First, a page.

Dating two wooden book chests that are both attributed to the escape in 1621 of the Dutch intellectual Hugo de Groot; discovering that a 17th-century wooden cornetto (a wind instrument) is made not of one but two types of wood; and making visible the sculptor's fingerprints inside terracotta figurines. These are three striking results that CWI researchers have achieved with the FleX-ray scanner in collaboration with research partner Rijksmuseum. The FleX-ray Lab contains a special X-ray scanner that went into operation in 2017. The research into Hugo de Groot's book chest even won the NWO Team Science Award in November 2021.
The FleX-ray scanner excels in flexibility, high resolution and in the different types of materials the scanner can see through. "We are developing mathematical methods to scan art objects that are very different in terms of shape, dimensions and materials," says Francien Bossema, PhD student in CWI's computational imaging group, the research group that uses the FleX-ray scanner to develop new scanning methods and smart algorithms. "Both the X-ray source, the detector and the object to be scanned can move in relation to each other. This allows us to adapt each scan to the specific requirements of an art object."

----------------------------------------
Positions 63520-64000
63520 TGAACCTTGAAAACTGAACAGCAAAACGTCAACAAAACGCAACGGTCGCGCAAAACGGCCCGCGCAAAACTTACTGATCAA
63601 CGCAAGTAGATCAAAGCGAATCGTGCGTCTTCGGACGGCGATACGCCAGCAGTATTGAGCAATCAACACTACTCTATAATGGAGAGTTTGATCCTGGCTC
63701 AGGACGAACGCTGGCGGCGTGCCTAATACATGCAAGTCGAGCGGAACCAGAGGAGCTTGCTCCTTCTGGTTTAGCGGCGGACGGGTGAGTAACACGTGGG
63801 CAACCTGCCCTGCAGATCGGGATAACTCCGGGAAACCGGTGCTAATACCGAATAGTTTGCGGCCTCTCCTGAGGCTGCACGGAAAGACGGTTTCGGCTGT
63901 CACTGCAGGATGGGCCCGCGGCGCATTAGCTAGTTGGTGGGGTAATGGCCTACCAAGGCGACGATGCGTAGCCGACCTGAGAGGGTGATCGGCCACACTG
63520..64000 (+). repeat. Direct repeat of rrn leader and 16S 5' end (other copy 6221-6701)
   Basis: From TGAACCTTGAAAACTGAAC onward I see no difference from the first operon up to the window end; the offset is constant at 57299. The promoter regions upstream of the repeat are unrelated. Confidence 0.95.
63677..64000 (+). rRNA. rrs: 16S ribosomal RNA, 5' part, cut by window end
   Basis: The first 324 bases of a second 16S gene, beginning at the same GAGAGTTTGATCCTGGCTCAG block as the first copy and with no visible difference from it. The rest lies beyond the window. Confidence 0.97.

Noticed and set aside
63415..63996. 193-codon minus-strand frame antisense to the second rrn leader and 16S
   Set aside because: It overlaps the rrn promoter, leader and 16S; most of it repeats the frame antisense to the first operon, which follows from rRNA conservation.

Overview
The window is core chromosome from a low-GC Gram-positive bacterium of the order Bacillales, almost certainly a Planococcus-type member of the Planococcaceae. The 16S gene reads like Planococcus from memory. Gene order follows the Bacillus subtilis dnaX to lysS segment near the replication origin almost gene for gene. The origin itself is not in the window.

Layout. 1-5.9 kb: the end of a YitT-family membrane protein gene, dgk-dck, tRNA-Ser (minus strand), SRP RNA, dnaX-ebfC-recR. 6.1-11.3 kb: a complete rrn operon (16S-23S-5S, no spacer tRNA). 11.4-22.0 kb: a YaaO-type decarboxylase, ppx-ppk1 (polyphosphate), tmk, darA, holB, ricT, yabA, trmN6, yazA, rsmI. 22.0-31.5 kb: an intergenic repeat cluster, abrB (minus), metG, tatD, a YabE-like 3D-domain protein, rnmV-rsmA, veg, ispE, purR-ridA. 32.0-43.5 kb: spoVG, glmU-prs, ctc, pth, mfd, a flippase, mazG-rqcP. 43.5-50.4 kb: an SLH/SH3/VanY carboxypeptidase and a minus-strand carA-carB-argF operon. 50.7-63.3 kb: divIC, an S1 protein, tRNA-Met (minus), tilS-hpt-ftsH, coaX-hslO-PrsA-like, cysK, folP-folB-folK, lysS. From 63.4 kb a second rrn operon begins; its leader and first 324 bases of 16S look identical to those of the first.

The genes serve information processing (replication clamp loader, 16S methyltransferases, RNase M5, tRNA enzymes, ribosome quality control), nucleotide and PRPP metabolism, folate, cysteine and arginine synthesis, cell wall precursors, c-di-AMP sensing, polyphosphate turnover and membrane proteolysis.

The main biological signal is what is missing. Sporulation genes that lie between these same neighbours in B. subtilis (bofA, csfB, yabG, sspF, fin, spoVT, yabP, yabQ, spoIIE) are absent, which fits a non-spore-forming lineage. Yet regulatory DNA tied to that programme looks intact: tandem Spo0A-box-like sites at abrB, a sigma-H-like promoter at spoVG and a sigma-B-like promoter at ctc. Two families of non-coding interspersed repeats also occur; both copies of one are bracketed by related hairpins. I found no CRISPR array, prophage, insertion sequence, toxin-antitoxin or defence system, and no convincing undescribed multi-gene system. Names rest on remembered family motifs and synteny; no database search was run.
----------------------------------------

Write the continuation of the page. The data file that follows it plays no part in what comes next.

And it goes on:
Bossema is also a guest researcher at the Rijksmuseum in Amsterdam, working there with, among others, Erma Hermens, Rijksmuseum Professor of Studio Practice and Technical Art History affiliated with both the Rijksmuseum and the University of Amsterdam. "Thanks to the FleX-ray scanner, we discover things in art objects that we cannot find in any other way," says Hermens. "And these new insights in turn raise new questions. This is how we bring art history one step further."
Francien Bossema (l), PhD student at CWI's Computational Imaging group and Erma Hermens (r), technical art historian at Rijksmuseum and UvA. Hermens was recently appointed as the new Director of the Hamilton Kerr Institute and Deputy Director of the Fitzwilliam Museum, University of Cambridge